The Foreign Service Journal, May 2024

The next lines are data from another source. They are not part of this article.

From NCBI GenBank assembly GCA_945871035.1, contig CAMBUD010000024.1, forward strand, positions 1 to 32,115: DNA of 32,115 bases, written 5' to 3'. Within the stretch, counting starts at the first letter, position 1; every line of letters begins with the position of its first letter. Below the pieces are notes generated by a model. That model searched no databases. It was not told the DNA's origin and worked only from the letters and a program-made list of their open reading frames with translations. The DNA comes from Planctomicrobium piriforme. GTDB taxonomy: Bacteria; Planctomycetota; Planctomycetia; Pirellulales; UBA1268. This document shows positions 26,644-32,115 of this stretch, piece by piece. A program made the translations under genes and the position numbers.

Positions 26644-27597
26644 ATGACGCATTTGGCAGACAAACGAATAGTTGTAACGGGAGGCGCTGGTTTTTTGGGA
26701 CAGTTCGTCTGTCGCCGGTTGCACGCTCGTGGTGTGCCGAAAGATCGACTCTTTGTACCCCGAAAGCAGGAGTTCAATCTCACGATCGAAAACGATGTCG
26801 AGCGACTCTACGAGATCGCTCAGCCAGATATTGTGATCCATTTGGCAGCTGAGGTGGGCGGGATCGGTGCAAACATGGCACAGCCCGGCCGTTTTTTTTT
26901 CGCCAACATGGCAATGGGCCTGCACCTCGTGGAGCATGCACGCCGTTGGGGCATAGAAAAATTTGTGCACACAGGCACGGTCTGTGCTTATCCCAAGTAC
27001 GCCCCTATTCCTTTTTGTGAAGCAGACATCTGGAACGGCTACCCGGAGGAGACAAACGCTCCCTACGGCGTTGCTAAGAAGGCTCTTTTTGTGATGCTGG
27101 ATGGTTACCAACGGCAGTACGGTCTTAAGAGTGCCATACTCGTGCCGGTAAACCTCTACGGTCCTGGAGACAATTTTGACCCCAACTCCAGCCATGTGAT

THE FOREIGN SERVICE JOURNAL | MAY 2024 11 Perhaps some lesser works gathering dust could be sold at auction and the proceeds realized used for conservation? Andrew Fayle FSJ reader Isla Mujeres, Mexico 1950s AFSA In his article “AFSA’S First Hundred Years” (January-February 2024 FSJ), Harry Kopp cites a characterization of AFSA from the 1950s into the 1960s as an “effete club of elderly gentlemen.” As an elderly individual myself, I’d like to say a word in defense of AFSA presidents in that period (along with their ages at the time): George Kennan (46), Robert Murphy (61), Charles Bohlen (67), U. Alexis Johnson (55), Livingston Merchant (51), and Lucius Battle (44). Not exactly a gerontocracy! As noted below, not all former AFSA presidents qualified as “gentlemen.” The greatest threat to the Foreign Service in the 1950s was the persecution of FSOs, notably the “China hands,” on spurious security grounds. AFSA’s response to this challenge was decidedly mixed. George Kennan was forced out of the Foreign Service in part due to his efforts in support of John Davies. And in a January 1952 FSJ editorial, AFSA took a strong stand on behalf of another China hand, John Service: “For the American people a fundamental of law and government has been contravened. ... Every effort must be made in our collective self-defense to utilize all available means ... to make certain that justice prevails in the case of the loyalty of John S. Service.” Service’s purgatory, which lasted for seven more years, was cruelly ended by a confidential memorandum placed in his personnel file on Aug. 11, 1959, by Loy Henderson, an FSO, Career Ambassador, and former AFSA chairman (1945-1946), who served as State’s top management official from 1955 to 1961. Henderson’s biographer, historian H.W. Brands, attributes this assignment primarily to the fact that his “conservative credentials were in impeccable order.” States Brand: “Henderson’s distrust of New Dealers was a matter of record. ... When McCarthy blasted the department and foreign service ... he excepted Henderson by name.” In the memo, Henderson stated: “Mr. Service’s action in the Amerasia Case was reprehensible and has brought serious discredit upon the Foreign Service. This fact should be given proper consideration by any Selection Board considering Mr. Service’s performance record.” The memo destroyed Service’s career prospects, as Lynne Joiner points out in her book Honorable Survivor: Mao’s China, McCarthy’s America, and the Persecution of John S. Service (2009). McCarthy was dead, but his spirit lingered. On Jan. 30, 1973, AFSA paid belated tribute to the China hands before a capacity crowd of 250 in the Benjamin Franklin Room. In his remarks to the gathering, John Service said: “I wish I could say that the Foreign Service itself has always supported the value of reporting and area expertise ... negative examples have not been few.” As the China hands learned from bitter experience, not all their enemies were outside the tent. Bob Rackmales Foreign Service officer, retired Belfast, Maine n